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Funny Women’s ‘One to Watch, 2016’ bustles, belts and lunges her way through Hurricane Katie with showmanship and boundless energy. Greeting the audience by handing out sweets in a bright red homemade boiler suit and pumping out AC/DC, this introduction, like the show, feels like a paint-by-numbers of how to get an audience on side. Energy and personality carry the show, which starts off strong, but by the end, the shtick gets old.

The comedy circuit is, for better or worse, saturated with comics trying say very important things about themselves and the world around them and Hurricane Katie is the very antithesis of this.

Charmingly childlike, Katie Pritchard is certainly refreshing. The comedy circuit is, for better or worse, saturated with comics trying say very important things about themselves and the world around them and Hurricane Katie is the very antithesis of this. The show is hugely fun – parodies of Disney songs, Shirley Bassey and Kate Bush impressions are certainly the highlight. The show lacks structure however; Pritchard flits from topic to topic without rhyme or reason. At various points early on in the show I find myself thinking ‘why?’, for my mind to respond ‘for simple, joyous, self-indulgent silliness. And that’s okay’. It’s nice to find a comic who seems to live and breathe entertainment.

It’s unfortunate however, in a comedy show, to be more impressed by the performer’s vocal talents than the jokes themselves. Some punch lines need to be worked on and while generally the parodies were well-written and excellently executed, some feel like an afterthought and with one long build-up ending in an unoriginal pun I begin to find the songs a little tiring. Having built up expectations in the first half, the second is less inspired and Pritchard loses the audience mid-way through with a five minute song about vampires that was comparatively light on jokes. The final number about lettuce is, however, inventive and hilarious. Similarly, the joke of doing something badly, purposefully and with an air of misplaced confidence gets stale and Pritchard’s pseudo profundity, while initially entertaining began to feel overused. When nothing new is delivered, the show feels like an actor trying to do alternative comedy – many alternative comics often have an edge to them which holds the audience even in the more surreal or bemusing moments and unfortunately it seems Pritchard lacks this and problems with momentum make the show difficult to stay engaged with until the very end.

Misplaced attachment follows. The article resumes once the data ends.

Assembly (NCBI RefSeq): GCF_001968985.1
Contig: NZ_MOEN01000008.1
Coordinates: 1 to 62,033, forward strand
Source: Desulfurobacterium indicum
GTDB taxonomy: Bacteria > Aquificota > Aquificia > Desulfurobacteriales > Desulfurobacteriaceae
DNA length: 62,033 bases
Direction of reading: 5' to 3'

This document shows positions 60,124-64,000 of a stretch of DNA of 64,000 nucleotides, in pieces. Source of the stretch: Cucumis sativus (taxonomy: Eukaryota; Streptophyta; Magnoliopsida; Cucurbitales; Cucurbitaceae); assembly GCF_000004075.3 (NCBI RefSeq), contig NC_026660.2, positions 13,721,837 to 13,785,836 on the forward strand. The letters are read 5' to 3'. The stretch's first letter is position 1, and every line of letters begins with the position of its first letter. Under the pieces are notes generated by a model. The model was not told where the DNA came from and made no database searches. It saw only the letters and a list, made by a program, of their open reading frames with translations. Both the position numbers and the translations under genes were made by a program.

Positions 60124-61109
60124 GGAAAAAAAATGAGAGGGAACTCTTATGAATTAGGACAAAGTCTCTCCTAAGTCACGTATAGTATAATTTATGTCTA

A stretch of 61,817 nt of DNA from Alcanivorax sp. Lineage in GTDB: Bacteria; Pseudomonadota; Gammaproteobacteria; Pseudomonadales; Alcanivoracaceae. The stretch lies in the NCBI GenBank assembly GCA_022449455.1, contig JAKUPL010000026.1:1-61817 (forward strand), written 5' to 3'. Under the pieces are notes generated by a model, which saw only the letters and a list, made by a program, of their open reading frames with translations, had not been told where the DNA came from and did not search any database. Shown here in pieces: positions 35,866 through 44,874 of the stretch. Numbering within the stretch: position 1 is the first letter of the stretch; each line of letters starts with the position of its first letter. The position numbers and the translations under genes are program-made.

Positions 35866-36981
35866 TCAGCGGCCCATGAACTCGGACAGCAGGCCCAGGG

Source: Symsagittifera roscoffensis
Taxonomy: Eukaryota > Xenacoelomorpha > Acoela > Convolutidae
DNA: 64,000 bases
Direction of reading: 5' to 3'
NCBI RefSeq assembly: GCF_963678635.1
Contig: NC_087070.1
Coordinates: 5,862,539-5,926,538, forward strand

Katie Pritchard is clearly a talented performer, whose vocal abilities shine through and whose performance boasted some show-stopping numbers. However, the show itself needs some structure and focus to keep the audience rapt and perhaps it’s necessary for moments of solemnity to provide balance against the undeniable force of Hurricane Katie.  


31st Jul 20178:30pmParliament Street
Parliament St York York

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